Ocorian has picked up three licences from the Central Bank of Ireland as part of its strategy to grow its business in the Irish market.
The firm said it was going to be one of just a few non-bank providers based in the country able to offer a full range of services for a wider range of clients. The firm, which has offered corporate and capital market services in Ireland for 15 years, now has licences covering alternative investment fund management (AIFM) services, fund administration services and real asset depositary services.
Mike Hughes, global head of service lines at Ocorian, said “Ireland is a world class leading domicile for fund services and Ocorian has an extensive track record in supporting asset managers in key jurisdictions around the world. These licences will now enable us to offer our clients a wider choice of domicile for their funds within the European Union and benefit from Ocorian’s global expertise in fund administration.”
He added: “We have been operating in Ireland for over 15 years, offering corporate and capital market services to businesses engaged in aircraft leasing, securitisation, and cross border financing so it was an easy decision to expand our strategic footprint in Ireland and offer a wider range of services to our clients. Our presence in key global jurisdictions enables us to bring global and local expertise to our existing and future clients.”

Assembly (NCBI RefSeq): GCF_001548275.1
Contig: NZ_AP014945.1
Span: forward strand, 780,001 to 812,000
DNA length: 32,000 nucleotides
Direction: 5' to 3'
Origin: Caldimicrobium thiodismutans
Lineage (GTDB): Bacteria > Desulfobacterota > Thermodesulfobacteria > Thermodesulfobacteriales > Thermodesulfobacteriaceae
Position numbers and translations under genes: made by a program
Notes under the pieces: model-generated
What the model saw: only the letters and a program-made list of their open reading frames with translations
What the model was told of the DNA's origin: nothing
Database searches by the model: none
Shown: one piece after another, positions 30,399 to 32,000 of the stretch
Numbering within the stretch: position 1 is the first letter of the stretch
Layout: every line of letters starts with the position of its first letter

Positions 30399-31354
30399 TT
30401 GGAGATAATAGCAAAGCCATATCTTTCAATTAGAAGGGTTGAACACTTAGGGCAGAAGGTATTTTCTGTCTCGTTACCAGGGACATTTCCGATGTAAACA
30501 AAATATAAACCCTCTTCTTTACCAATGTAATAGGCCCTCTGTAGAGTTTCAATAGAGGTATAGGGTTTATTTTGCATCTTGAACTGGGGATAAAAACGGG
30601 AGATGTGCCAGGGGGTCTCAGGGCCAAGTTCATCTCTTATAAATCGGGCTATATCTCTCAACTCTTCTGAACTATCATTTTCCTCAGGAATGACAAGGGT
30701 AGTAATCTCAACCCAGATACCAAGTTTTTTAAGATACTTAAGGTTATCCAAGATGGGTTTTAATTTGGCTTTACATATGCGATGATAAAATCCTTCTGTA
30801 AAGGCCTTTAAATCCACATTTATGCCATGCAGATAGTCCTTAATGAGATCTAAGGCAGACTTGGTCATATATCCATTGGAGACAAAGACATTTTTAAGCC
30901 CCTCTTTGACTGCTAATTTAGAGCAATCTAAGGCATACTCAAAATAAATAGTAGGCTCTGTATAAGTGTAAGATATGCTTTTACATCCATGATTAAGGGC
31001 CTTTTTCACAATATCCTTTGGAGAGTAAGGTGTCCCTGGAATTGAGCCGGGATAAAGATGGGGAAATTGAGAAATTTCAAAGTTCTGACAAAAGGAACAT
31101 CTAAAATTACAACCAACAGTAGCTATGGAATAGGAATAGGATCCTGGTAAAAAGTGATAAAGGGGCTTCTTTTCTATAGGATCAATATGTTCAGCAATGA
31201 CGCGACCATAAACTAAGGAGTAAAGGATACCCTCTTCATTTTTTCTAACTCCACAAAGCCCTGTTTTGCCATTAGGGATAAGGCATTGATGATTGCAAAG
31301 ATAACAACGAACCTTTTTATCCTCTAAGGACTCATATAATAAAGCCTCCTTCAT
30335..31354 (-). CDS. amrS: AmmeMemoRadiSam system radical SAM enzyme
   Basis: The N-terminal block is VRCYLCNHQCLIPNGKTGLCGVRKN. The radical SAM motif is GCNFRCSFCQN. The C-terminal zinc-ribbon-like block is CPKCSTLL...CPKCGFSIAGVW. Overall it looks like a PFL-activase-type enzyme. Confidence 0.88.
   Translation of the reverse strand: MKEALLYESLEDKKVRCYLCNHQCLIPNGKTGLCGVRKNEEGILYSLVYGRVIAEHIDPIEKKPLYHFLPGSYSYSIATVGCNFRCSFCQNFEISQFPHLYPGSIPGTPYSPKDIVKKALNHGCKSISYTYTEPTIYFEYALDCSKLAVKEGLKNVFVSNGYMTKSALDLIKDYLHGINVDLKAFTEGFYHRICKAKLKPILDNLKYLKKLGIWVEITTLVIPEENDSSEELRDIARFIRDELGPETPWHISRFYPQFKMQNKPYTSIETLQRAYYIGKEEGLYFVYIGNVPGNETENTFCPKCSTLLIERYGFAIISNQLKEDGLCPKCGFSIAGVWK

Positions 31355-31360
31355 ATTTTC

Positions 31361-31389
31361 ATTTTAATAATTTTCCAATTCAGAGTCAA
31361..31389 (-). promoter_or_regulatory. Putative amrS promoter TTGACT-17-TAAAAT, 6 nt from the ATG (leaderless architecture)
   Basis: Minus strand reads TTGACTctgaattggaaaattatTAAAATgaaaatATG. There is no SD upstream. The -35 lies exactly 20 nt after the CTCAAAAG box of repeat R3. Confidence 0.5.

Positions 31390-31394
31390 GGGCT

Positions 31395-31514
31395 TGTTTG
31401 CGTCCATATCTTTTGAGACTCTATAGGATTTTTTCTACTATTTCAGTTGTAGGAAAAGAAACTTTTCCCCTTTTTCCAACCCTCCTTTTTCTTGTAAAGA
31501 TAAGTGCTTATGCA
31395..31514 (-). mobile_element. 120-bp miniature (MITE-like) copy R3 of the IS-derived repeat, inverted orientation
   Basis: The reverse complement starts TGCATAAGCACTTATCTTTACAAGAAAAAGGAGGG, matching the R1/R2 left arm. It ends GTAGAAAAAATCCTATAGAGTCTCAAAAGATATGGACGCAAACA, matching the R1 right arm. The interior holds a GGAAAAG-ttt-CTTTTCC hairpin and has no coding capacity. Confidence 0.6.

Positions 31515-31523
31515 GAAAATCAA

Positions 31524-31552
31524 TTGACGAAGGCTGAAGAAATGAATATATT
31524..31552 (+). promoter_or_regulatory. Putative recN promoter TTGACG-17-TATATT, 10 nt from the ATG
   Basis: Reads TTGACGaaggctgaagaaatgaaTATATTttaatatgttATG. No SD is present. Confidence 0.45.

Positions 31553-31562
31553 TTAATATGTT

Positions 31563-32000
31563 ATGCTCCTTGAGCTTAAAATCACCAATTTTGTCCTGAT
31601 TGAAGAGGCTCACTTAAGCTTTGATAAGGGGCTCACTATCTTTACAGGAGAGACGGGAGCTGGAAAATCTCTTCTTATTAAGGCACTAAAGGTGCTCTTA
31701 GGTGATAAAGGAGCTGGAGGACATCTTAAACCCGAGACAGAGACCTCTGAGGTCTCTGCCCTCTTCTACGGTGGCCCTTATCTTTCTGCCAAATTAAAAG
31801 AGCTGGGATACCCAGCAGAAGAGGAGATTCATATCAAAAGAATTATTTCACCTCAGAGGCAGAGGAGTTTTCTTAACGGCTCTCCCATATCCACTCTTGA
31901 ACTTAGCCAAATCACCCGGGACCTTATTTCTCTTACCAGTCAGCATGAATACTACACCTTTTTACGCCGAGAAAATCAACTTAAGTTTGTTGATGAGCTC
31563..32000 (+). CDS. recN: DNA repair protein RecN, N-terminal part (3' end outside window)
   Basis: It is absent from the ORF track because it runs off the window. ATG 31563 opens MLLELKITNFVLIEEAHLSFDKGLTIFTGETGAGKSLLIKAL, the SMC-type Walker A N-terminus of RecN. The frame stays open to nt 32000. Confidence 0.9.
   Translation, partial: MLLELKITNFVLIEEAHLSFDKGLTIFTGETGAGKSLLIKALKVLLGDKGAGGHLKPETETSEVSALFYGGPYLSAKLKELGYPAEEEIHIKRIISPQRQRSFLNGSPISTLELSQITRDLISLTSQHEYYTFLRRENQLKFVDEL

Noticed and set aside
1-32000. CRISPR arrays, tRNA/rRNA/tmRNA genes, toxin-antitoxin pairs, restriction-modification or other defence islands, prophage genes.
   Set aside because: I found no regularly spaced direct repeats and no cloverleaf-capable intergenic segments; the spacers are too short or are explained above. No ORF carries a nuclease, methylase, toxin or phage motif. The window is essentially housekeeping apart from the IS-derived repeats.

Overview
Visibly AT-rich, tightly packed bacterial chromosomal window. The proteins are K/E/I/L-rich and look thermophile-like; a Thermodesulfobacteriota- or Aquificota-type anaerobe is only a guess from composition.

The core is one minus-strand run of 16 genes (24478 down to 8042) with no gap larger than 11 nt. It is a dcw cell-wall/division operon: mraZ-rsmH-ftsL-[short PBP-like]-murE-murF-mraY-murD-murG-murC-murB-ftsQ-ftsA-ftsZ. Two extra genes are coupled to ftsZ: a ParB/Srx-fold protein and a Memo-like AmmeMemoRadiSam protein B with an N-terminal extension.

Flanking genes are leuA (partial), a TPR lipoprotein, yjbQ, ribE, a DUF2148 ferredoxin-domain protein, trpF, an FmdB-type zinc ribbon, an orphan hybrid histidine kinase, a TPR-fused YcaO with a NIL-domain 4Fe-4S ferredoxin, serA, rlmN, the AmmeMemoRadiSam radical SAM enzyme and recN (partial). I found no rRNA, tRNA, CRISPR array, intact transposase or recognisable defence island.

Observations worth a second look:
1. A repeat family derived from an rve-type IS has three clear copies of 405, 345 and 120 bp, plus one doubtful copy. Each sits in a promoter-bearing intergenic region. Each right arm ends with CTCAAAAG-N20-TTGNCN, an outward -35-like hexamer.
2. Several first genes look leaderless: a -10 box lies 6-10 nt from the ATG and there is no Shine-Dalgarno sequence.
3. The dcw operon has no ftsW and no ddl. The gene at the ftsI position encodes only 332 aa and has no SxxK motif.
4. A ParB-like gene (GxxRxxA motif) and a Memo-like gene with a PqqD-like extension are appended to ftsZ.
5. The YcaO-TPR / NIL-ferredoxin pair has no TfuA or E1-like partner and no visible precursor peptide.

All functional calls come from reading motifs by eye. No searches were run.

The firm is targeting growth in the €3.88trn Irish funds market because… Well, why wouldn’t you when there’s that much money there?
It also said that Ireland’s new Investment Limited Partnerships (ILP) Act has made the country even more competitive for private investment funds particularly those based in the UK, US, Europe, and Asia.
Ocorian, which provides fund administration services to over 1,000 businesses across 14 onshore and offshore jurisdictions including Luxembourg, Jersey, Guernsey, UK, Cayman Islands and Mauritius, said Ireland’s European Union membership which offers EU access to firms is a major attraction as is its highly educated, expert, and experienced workforce.
The announcement from Ocorian announcing its intentions for the Irish market is roughly 1,000w long. Coincidentally, not one of those words was the word ‘Brexit’.